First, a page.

Program Protection

Hi, this is my first AVR project, and I'm using some Arduino Duemilanove ATmega328 boards with the Arduino-0018 IDE.

What is needed to prevent my code from being read? Can the lock bits be set by just altering some settings in boards.txt and re-uploading the code via the IDE & bootloader?

If so, can the boards be re-programmed at a later stage?

Thanks for any tips, Cheers

What is needed to prevent my code from being read

Well this is meant to be an open source platform.

However, all that can be read is the machine code, that can't be translated back into C so even if you wanted to your code is quite safe.

But the IP that I add (for a commercial product) is not open-source and I'd like to guard that against copying.....

I'm sure I can't be the only one using the Arduino as a quick means of getting a product to market, where the market is small. :)

Can it be done, or do I have to use something more complicated, like AVR Studio. I'm coming from a PIC background, so the AVR way is new to me yet.

Thanks.

that can't be translated back into C so even if you wanted to your code is quite safe

Well - that isn't completely true. In theory, you could pull the hex code off, run it thru a disassembler, then run a translator on that to a C source...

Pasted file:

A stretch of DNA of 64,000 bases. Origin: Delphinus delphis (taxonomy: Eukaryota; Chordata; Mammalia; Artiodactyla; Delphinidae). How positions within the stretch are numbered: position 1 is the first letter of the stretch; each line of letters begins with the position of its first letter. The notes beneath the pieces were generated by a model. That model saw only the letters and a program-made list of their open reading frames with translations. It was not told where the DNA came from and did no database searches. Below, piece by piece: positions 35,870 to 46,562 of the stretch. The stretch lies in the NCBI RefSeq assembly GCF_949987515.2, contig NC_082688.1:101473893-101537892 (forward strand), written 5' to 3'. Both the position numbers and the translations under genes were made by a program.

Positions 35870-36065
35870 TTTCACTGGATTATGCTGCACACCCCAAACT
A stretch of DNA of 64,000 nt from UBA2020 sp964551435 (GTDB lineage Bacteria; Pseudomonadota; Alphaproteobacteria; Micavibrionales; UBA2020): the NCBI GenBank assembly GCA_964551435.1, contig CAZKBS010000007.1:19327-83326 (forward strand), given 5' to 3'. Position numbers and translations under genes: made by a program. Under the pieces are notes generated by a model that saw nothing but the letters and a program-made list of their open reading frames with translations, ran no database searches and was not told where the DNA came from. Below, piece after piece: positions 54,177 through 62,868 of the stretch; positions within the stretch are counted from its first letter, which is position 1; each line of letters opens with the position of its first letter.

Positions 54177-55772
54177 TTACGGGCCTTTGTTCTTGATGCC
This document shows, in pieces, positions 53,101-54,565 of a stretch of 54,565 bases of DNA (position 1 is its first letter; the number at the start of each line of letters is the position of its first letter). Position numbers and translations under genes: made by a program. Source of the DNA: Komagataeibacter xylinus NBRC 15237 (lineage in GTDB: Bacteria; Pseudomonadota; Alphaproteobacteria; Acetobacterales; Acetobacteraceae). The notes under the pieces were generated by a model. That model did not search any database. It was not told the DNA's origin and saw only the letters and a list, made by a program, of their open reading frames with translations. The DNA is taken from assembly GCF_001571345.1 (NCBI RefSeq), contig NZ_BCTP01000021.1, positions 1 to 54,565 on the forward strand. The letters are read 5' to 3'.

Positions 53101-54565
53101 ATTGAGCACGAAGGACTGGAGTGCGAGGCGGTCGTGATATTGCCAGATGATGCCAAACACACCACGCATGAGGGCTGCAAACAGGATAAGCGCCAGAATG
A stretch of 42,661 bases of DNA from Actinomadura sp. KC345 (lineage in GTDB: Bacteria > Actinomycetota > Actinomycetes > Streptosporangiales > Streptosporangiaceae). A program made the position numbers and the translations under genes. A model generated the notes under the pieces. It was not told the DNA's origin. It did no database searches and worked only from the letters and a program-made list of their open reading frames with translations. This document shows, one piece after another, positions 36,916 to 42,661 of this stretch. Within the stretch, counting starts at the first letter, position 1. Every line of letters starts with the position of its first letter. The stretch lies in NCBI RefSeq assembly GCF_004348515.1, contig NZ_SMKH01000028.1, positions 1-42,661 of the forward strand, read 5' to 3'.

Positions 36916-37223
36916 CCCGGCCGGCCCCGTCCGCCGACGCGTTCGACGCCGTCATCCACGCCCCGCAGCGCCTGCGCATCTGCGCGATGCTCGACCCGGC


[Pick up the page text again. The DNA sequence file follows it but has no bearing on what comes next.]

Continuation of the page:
But it is unlikely (actually, impossible) that what you got back out would look anything like the original code put into it. For all intents and purposes, it would be worthless to all but the most hardcore developer. In fact, it would likely be easier to reverse engineer the logic by a black-box, or "over the wall" approach, if you had to.

Saying it can't be done, though, is bending a truth a little.

I think, though, there is a way by setting fuses or something (?) to make it much more difficult to pull the hex code off, right? Even so, I think there is a way with an AVR-ISP programmer to reset those fuses; I don't think you can permanently set them...?

Does Atmel even offer a version of the ATMega that has a way to "program once" like the PIC line of microcontrollers? I've never looked...

Or - do they offer a way to use encryption via a serial EPROM or something? I personally don't care one way or another, but I do wonder if they offer something like that in their product line - even if it isn't an ATMega (or even part of the supported Arduino-capable microprocessors)...

:)

I think the Flash can be made inaccessible to an external program by... - Removing the bootloader - Disabling Reset

Bear in mind that my opinion is based on no experience and a vague recollection of how an AVR ICSP works.

Warning: I believe that doing the things above has the side-affect of making it impossible to reprogram the processor without a high-voltage programmer.